Saturday, January 07, 2006

Book the Third - Chap. 1-7

As promised, the Book the Third: The Track of a Storm races compared to the other books. Dickens does a lot of set up in his writing and tends to have a gallup to the finish, which makes the end of his books often the most enjoyable and readable parts. It also makes discussion seem a bit excessive and belaboring the point sometimes. So we won't do as much for this part. Just sit back, read, and enjoy the master as he weaves the final strands of his wild tale together...

Discussion Points/Questions

Chapter One

Open for discussion. I would simply ask the reader to recall in this, and every chapter following, how nearly every element that Dickens employs henceforth has been in some way shaded or foreshadowed in theme or in content. This journey ought to seem very similar to Lorry's, in Book One. Aye.

Chapter Two

Open for discussion. Defarge is a bit of a complex character; a little pitiable, really.

Chapter Three

Also open for discussion. What an awesome scene, though - Lucie Manette meeting Mme. Defarge. I shudder just thinking about it! God, that woman is despicable...

Chapter Four

1) The following quote it worth talking about: "For the first time the Doctor felt, now, that his suffering was strength and power." (p. 268) Kind of obvious: strength in suffering. There's a thread of martyrdom and Christ-like love that has begun earlier, and will begin to be stitched more heavily throughout the remaining chapters.

2) Who was the wife of the King who Dickens mentions having been killed? (p. 271 - mere trivia) Marie A.

3) Also worth discussion: The guillotine "was the sign of the regeneration of the human race. It superceded the Cross." (p 271) Hrm. Heresy, blasphemy, it shows the degredation of the French people. Yet, Dickens, the genius, is also hinting ironically at something... you'll see.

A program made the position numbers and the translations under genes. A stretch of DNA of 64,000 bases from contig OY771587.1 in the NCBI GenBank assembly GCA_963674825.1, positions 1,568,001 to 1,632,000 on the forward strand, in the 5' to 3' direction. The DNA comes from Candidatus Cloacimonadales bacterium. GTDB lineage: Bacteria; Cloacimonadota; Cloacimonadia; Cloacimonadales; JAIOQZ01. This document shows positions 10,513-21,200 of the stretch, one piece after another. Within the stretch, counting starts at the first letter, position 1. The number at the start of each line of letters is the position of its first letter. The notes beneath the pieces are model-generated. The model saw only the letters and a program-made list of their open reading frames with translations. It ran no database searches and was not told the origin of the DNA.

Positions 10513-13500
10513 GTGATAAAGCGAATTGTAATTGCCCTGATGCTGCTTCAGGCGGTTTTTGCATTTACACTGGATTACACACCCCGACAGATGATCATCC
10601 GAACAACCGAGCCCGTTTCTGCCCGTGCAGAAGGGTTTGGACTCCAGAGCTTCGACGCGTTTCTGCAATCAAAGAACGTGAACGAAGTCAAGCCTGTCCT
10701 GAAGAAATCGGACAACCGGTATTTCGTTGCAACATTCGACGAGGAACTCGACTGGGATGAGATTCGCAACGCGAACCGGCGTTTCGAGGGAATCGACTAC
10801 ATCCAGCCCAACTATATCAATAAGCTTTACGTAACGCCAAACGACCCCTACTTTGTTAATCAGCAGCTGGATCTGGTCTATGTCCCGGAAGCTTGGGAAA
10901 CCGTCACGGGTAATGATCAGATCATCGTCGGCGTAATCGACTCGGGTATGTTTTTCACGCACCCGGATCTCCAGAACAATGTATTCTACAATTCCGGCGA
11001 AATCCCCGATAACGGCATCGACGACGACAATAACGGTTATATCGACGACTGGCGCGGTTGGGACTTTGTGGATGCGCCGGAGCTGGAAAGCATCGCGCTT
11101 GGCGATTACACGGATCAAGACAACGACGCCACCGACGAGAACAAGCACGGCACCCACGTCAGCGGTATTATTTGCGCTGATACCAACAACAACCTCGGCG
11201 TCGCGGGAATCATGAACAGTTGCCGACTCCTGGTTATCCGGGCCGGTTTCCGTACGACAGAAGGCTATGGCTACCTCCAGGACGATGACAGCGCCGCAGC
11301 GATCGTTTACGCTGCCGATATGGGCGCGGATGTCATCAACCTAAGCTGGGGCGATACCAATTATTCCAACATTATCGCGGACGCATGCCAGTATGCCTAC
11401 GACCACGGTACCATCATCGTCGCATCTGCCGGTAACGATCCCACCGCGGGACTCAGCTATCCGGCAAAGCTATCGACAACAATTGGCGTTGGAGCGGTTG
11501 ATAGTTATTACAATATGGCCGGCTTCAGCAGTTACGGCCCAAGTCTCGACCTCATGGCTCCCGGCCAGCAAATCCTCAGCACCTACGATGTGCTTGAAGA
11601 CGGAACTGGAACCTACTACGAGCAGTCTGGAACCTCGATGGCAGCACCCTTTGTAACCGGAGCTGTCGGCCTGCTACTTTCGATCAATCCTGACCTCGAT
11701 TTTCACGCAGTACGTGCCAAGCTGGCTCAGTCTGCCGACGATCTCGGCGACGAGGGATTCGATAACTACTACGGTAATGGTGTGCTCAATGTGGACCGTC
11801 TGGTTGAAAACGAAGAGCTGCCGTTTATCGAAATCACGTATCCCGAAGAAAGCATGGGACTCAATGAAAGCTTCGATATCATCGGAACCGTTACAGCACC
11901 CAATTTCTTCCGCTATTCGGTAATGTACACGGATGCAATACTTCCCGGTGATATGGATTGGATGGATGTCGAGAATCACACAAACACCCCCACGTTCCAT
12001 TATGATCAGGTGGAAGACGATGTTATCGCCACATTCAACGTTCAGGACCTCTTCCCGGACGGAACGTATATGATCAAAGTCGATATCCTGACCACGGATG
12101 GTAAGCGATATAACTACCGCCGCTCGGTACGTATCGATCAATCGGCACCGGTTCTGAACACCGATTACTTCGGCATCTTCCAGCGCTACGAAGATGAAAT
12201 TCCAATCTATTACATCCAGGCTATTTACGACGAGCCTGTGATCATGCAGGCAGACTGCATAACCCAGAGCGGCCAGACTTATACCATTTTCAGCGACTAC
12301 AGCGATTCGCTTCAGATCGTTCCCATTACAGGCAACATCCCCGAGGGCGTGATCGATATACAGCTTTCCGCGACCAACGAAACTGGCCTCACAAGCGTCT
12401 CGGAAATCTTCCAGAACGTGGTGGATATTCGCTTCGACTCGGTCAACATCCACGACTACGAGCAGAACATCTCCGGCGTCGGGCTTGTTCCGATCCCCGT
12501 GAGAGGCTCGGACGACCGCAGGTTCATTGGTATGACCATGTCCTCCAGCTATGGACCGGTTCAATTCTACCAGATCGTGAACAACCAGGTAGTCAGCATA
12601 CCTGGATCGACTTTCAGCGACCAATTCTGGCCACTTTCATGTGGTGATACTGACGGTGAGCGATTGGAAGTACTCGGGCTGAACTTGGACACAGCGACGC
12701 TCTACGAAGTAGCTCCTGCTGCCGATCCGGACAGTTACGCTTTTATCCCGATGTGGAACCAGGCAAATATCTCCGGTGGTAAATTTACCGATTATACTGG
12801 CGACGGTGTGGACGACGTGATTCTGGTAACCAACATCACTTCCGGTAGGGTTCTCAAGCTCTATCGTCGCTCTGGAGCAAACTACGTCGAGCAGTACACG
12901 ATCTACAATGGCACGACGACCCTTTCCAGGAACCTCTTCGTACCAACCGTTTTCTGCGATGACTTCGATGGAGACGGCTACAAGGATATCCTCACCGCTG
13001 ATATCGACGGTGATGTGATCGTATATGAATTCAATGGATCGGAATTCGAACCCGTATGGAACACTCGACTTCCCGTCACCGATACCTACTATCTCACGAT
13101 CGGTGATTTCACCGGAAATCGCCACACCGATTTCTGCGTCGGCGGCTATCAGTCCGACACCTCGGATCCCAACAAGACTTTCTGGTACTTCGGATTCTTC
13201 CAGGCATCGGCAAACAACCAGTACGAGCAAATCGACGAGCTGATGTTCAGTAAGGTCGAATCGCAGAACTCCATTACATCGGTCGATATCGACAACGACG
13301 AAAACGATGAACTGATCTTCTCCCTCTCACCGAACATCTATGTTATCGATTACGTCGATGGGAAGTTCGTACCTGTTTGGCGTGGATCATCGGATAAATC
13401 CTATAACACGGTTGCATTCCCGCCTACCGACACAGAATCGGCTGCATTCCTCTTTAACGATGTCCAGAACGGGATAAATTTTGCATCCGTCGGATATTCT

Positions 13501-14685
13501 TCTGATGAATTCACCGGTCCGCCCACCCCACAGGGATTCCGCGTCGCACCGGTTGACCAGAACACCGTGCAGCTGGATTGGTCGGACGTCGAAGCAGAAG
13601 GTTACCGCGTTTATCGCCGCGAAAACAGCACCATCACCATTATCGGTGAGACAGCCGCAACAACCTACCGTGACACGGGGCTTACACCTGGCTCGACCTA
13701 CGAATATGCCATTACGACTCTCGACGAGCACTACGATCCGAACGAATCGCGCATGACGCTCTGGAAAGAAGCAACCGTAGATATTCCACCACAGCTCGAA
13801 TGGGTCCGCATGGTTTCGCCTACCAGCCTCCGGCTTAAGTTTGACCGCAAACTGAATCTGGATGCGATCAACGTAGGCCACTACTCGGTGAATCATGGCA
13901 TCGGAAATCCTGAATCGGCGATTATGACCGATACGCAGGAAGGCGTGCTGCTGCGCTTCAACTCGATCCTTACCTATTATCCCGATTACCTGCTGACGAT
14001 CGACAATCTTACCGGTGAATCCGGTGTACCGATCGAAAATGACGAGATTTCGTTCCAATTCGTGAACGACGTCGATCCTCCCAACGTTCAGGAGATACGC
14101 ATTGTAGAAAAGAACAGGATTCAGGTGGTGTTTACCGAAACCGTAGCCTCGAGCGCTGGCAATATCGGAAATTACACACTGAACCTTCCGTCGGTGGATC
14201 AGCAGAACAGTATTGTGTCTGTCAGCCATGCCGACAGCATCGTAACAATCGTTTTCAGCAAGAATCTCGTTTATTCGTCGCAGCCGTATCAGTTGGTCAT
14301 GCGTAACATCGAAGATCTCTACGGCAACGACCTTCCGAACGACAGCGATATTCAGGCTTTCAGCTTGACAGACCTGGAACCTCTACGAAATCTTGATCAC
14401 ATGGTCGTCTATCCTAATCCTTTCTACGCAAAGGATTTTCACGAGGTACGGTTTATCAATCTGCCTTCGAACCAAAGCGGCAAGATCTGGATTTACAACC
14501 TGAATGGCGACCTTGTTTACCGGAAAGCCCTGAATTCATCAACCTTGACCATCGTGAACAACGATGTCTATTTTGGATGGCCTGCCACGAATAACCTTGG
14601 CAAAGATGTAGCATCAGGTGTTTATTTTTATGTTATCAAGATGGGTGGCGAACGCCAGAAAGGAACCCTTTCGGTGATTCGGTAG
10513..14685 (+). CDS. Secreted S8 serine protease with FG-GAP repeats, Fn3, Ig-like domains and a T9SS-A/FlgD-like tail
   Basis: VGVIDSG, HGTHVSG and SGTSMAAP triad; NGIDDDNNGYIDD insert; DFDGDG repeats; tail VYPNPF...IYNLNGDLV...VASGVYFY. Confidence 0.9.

Chapter Five

1) Anything significant about the time of day that Lucie holds vigil beneath her husband's window? 3 o'clock hour - hour of the Passion.

2) Any guesses as to who is Lorry's mysterious visitor at the chapter's end? (p. 278)I'm not telling... but we find out in the next section.

Chapter Six

1) Any comments on this quote? "[Dr. Manette] happy in the return he had made [Lucie], he was recompensed for his suffering, he was proud of his strength... [saying]'I have saved him.'" It wasn't quite enough. Though I don't think Dickens means a sinful pride; yet he seems to say that eighteen years of hellish imprisonment isn't suffering enough. What more is there?

Chapter Seven

BONUS: Dickens was an actor, and employed many very dramatic techniques in his writing. The drama of this chapter is unmatched, except at the book's finale. There is a dramatic usage in this chapter of an element from very much earlier on in the book - a symbolic element, turned literal. Identify the moment of drama, and the corresponding foreshadowed element of story, and win the prize (illud est, my respect). Boo. No guesses yet, eh? I'll spoil it. The answer is footsteps. The footsteps at the house in London have finally become literal, on the stair of the French house where the family holds vigil.



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